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A sentence from the dictionary of Merriam-Webster:

She's bringing in good money selling houses.

Why there is no comma before "selling houses"? "Money" is not the subject of the participle phrase "selling houses". As far as I know, when the participle phrase is put at the end of the sentence, and when the noun before it is not its subject, there should be a comma.

And another similar example:

Tom lost his keys walking through the park.

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    The clause "selling houses" is integrated into the structure of the clause rather than being supplemental, so there's no real need for a comma. The same apples to your other example. – BillJ Apr 12 '17 at 7:44
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    She's bringing in good money (by) selling houses. – SovereignSun Apr 12 '17 at 9:26
  • I guess the sentence could be also understood as "She's bringing in good money (while) selling houses.", while is omitted here. – ice Apr 12 '17 at 10:05
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As far as I know, when the participle phrase is put at the end of the sentence, and when the noun before it is not its subject, there should be a comma.

Such "rules" are only tangentially related to grammar. Commas have evolved as a typographic convention for representing syntactic divisions of various sorts.

Consider the following sentence:

You can go blind doing that.

You're risking blindness doing that.

If we understand that sentence to mean "Doing that can cause you to go blind" then doing that is not something added onto the main idea but a necessary element of it. We could paraphrase the sentence:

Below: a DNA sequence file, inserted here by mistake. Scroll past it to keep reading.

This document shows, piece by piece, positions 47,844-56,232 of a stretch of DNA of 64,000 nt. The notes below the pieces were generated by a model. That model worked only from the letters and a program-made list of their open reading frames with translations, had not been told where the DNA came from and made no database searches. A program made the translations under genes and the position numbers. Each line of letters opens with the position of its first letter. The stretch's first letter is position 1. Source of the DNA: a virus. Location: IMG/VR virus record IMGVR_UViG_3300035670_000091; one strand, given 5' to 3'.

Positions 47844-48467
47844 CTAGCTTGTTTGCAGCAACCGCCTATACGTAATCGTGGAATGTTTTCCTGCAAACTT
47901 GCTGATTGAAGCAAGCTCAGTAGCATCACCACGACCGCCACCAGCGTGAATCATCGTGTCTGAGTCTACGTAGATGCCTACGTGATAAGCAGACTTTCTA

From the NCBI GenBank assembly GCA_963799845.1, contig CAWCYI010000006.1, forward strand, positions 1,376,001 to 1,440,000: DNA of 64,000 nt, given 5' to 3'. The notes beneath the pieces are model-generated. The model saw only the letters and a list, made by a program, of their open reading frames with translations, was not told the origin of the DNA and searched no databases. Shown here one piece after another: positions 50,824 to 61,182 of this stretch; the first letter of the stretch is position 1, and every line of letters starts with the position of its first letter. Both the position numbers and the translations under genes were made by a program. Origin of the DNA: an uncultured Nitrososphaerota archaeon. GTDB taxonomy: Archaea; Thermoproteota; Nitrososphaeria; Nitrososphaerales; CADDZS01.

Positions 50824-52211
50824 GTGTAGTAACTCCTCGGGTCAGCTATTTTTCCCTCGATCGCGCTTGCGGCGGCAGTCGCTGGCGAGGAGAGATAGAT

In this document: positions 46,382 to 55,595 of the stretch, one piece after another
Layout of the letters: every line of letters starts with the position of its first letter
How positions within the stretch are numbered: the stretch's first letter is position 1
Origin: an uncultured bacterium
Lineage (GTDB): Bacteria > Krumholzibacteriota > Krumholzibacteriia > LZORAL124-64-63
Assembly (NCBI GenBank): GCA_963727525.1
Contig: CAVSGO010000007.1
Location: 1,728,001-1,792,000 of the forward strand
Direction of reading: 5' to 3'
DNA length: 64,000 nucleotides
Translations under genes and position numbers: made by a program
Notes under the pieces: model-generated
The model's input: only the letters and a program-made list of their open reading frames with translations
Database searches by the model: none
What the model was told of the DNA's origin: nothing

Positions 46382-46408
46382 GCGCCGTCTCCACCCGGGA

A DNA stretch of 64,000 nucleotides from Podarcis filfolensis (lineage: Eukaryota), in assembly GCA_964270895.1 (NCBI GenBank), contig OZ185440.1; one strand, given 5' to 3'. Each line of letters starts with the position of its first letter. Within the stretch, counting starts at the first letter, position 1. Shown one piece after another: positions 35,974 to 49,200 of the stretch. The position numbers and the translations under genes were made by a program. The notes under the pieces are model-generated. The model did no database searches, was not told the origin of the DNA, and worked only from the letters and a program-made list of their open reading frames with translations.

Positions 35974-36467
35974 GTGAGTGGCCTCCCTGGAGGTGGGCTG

Your eyes can be damaged by doing that. (e.g. by looking directly at a solar eclipse)

Now consider this sentence:

He walked down the street whistling a tune.

There you see that whistling a tune does not have the same relationship to "he walked down the street" that "doing that" had to "you can go blind". There is no causal relationship. We could paraphrase the sentence:

He was whistling a tune as he walked down the street.

In this case, a comma is much more likely, because "whistling a tune" is an added bit of information.

He walked down the street, whistling a tune.

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This answer is to be seen as supplementary information to TRomano's excellent answer.

The thing to emphasise is that, in your situation, the use of commas is usually one of style, not grammar. The only situation like this where you would be forced into your choice of comma placement is when their inclusion or exclusion changes the meaning.

In TRomano's examples the meaning doesn't change with the inclusion/exclusion of commas, so you are free to choose (although the convention is as TRomano states; if in doubt, follow it). However, consider the following sentences:

He was clubbing baby seals. (he was beating baby seals with a club)

He was clubbing, baby seals. (baby seals are being told that he was in a nightclub)

Here, the meaning completely changes with the inclusion of a comma.


Another point about your two examples is that both "selling houses" and "walking through the park" could either be considered necessary parts of the clause (conventionally without a comma), or supplementary information (conventionally with a comma).

Taking the first example, if the intended meaning is she makes good money regardless of how, you might be more likely to add a comma as "selling houses" is additional information. However, if the intended meaning is that selling houses makes good money (for her), then "selling houses" is an intrinsic part of the information so you would be less likely to include a comma. However, as this difference in meaning is so subtle as to be non-existent, the choice to exclude a comma doesn't really make any difference.


Finally, in your first example, she is the subject of both parts of the sentence.

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